So as I’m dealing with a bum ankle, I might as well post some pictures and what not of what I’ve been up too.
Valkdetta is getting along. Engines and center hump-thingy are on, as well at the one boom. The other boom was a bit trickier—I had to clearance the engine to make sure it fit. That’s all settled now, so this weekend should see her getting close to completion. Just in time for the new Death From the Skies book to hit, even though it apparently doesn’t have anything about the Vendetta—or any of the FW fliers.
Here is my Vindicare assassin. I’m trying to follow the tutorial in “White Dwarf” as closely as I can. It’s my fist time painting anything in that style, so… I don’t hate it yet, but those edge highlights are a bit thick in my opinion.
This is my ‘bits’ priest. I picked up a bag of WFB Empire bits at Adepticon for $4 and made this guy. I added boots to him, and cut the spikes of his mace. He still looked more Chaos then not though, so I added an Aquila emblem from the Imperial Tank Sprue. I like him much better now. The autogun was made from a spare lasrifle, plastic tubing and some greenstuff.
I’ve been working on my Tau infantry at work during my lunches (cleaning them up and such) and decided I might as well throw paint on them. These are all second hand, and let’s face it, the old sculpts weren’t so great to begin with. These will be fluffed as a backwater garrison that suddenly got reinforced with some front line units. That’ll explain the old metal stealth suits I have as well as the old Crisis suits.
A quick update:
A couple of weeks ago I was playing around with airbrushing Reaper Paints and came up with (in my opinion) a pretty good recipe for shooting them.
10 drops future
10 drops Airbrush Medium
1 drop retarder
1 drop hardner
30 drops paint
I sprayed at about 17psi.
Craft paints (Apple Barrel, Delta Creamacoat and others) are a bit of a red-headed step child (my apologies to any red-headed step children) of the model and miniature world. Some painters hate them, while others adore them. Personally, I simply see them as another tool in the box. Are they perfect? No. But they do have a lot going for them.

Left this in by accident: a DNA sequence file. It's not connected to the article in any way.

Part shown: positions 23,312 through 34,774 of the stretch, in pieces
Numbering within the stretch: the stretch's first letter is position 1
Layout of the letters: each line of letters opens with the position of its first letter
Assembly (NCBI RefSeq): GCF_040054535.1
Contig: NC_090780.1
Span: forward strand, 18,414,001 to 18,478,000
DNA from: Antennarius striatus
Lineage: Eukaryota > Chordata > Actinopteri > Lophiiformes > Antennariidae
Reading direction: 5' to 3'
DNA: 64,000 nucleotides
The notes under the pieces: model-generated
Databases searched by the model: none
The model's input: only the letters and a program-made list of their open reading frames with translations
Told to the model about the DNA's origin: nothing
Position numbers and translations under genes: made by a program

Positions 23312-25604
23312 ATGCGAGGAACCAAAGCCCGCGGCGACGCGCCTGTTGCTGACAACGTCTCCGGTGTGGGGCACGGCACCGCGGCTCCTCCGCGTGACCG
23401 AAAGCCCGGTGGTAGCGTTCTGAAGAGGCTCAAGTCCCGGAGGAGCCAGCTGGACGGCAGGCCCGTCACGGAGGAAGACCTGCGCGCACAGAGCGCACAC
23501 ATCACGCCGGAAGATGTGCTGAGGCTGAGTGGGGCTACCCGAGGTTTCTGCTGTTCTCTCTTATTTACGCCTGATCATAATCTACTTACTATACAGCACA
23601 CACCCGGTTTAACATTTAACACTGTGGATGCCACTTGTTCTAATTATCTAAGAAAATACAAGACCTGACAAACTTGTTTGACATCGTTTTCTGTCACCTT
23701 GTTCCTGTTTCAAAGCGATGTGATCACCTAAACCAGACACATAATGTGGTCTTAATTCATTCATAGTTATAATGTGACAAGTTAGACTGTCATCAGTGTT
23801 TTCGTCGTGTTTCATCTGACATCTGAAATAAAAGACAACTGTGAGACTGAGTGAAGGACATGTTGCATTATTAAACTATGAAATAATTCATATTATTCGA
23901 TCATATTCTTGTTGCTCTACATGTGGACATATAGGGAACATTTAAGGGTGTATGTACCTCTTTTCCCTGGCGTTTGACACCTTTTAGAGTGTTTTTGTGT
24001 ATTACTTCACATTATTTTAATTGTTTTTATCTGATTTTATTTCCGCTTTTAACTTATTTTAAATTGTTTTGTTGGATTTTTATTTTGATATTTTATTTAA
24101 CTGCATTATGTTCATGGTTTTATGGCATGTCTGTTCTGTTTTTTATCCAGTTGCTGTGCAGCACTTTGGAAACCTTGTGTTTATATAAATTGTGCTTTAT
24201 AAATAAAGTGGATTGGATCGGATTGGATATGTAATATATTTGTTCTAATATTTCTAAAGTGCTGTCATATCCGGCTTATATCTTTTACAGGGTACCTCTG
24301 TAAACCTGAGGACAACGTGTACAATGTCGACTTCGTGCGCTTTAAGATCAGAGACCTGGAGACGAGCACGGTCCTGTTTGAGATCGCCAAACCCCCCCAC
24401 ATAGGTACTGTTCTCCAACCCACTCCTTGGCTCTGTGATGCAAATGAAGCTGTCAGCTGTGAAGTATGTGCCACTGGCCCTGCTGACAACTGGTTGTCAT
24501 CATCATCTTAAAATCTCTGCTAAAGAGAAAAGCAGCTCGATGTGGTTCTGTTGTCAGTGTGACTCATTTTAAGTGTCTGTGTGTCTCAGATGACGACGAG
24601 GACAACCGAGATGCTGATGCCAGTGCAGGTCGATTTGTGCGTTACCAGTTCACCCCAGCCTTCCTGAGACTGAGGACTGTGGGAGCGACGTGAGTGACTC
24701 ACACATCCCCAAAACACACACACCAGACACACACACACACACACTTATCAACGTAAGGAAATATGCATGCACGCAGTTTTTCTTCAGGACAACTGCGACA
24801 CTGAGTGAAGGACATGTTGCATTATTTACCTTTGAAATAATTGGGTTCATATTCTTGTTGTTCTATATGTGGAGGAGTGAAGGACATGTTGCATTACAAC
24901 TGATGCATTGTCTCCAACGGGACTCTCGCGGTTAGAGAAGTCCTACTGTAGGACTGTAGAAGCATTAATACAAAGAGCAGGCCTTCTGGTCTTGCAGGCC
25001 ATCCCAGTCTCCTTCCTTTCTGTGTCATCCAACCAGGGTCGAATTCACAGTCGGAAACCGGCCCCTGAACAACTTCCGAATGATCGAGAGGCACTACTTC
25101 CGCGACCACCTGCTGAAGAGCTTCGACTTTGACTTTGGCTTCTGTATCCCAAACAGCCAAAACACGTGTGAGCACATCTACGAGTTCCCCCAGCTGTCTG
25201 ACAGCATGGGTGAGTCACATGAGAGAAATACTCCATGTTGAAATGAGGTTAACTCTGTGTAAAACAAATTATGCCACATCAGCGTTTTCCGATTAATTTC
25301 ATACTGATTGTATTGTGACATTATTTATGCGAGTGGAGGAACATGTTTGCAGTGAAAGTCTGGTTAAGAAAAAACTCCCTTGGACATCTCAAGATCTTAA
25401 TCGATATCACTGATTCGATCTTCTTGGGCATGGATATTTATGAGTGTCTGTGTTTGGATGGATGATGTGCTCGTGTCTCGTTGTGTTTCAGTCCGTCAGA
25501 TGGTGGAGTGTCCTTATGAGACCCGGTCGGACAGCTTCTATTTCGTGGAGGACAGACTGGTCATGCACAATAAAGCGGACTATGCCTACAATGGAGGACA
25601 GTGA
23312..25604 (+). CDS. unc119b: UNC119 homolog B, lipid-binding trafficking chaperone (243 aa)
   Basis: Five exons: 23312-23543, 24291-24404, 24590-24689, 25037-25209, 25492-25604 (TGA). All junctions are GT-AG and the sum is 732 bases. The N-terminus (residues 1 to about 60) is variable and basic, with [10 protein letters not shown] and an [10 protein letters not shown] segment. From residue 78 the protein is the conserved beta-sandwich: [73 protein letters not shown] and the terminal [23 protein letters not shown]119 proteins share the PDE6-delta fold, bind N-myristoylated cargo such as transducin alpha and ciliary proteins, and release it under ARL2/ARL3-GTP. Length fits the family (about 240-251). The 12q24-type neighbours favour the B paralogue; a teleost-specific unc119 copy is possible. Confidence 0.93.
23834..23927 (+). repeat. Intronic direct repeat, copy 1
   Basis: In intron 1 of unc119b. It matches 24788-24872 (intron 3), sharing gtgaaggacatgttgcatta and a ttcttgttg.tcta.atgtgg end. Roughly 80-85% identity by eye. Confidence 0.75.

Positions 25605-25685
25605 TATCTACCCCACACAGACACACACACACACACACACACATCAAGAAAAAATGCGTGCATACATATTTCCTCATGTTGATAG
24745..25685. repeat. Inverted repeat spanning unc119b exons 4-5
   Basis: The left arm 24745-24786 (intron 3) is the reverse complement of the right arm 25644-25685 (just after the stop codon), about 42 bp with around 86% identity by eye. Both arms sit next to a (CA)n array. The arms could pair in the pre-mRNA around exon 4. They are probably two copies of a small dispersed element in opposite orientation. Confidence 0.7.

Their first advantage is cost. Usually under $2 for a couple of ounces is pretty cheap by anyone’s standards, especially when compared to Vallejo, Tamiya or Games Workshop. They are also far more available then usual modeling paints. While all craft stores stock at lease one brand (and usually many more), even Wal-Mart and Target stock some, meaning the vast majority of the American population can get their hands on them pretty easily. There is also a huge color selection. Although not usually matched to any other manufacture’s colors, it’s pretty easy to eyeball a suitable match.
For me, their biggest handicap has always been airbrushing them. They’re so thick (and ‘soft’)that I could never get them to spray right.
Until I was perusing the Starshipmodeler forums and saw a post by Mr. Kenny Haverly and his mix for airbushing craft paints. After some email correspondence, Mr. Haverly was gracious enough to share his recipe here.
Here’s my recipe for using Liquitex stuff to airbrush craft paint. It is the best recipe and possibly most economical when you consider opacity, price of the medium and Flow Aid:
For airbrushing paint:
24 parts Liquitex airbrush medium
11 parts Liquitex flow Aid
11 parts Water
7 parts paint (bear in mind it’s thick, making the ratio so skewed in the favor of medium and solvent). It airbrushes best at around 20 psi. But, if your brush can shoot them, you can get fine lines at around 13-to-15 psi if you increase the medium a bit in the mixture.
I want to re-emphasize what I have said before; you must strain the paint before shooting. That’s a lot of what you are paying for with any high-end paint – finely processed pigments. Stockings kind of work but you will lose a lot of solvent and medium in the process. The best are the strainer funnels available from Micro-Mark. I use them to strain everything I shoot – Tamiya, Vallejo or Apple Barrel – with the exception being clearcoats and metallics.
For airbrushing Liquitex matte:
Same as above EXCEPT instead of 7 parts paint you have 14 parts Liquitex Matte Varnish
Some other notes:
Delta Ceramcoat matte can be airbrushed right out of the bottle and gives a dead, flat coat. I discovered this by accident a few weeks ago. Best of all, it is easy to clean. I was using an Iwata HP-CH at 20-to-22 psi.
After seeing his work, I’m a believer.
This is just the ticket for larger miniatures, or you’re painting a large army; craft paint sure beats the $4+ per 1/2 oz price of those ‘name brands’.
And here is a link to Mr. Haverly’s photobucket page here, of which Mr. Haverly has this to say:
All of the models on my photobucket page, starting with 2006 are airbrushed using the things – which is every one I’ve taken a merit or bronze on at WF. I also use Vallejo and Tamiya alongside them about as much as the cheap stuff. Put another way, I don’t think about brand anymore, just color or sheen.
Photos aren’t the best but I point it out so people know how good they look and that they’re indistinguishable from the good stuff.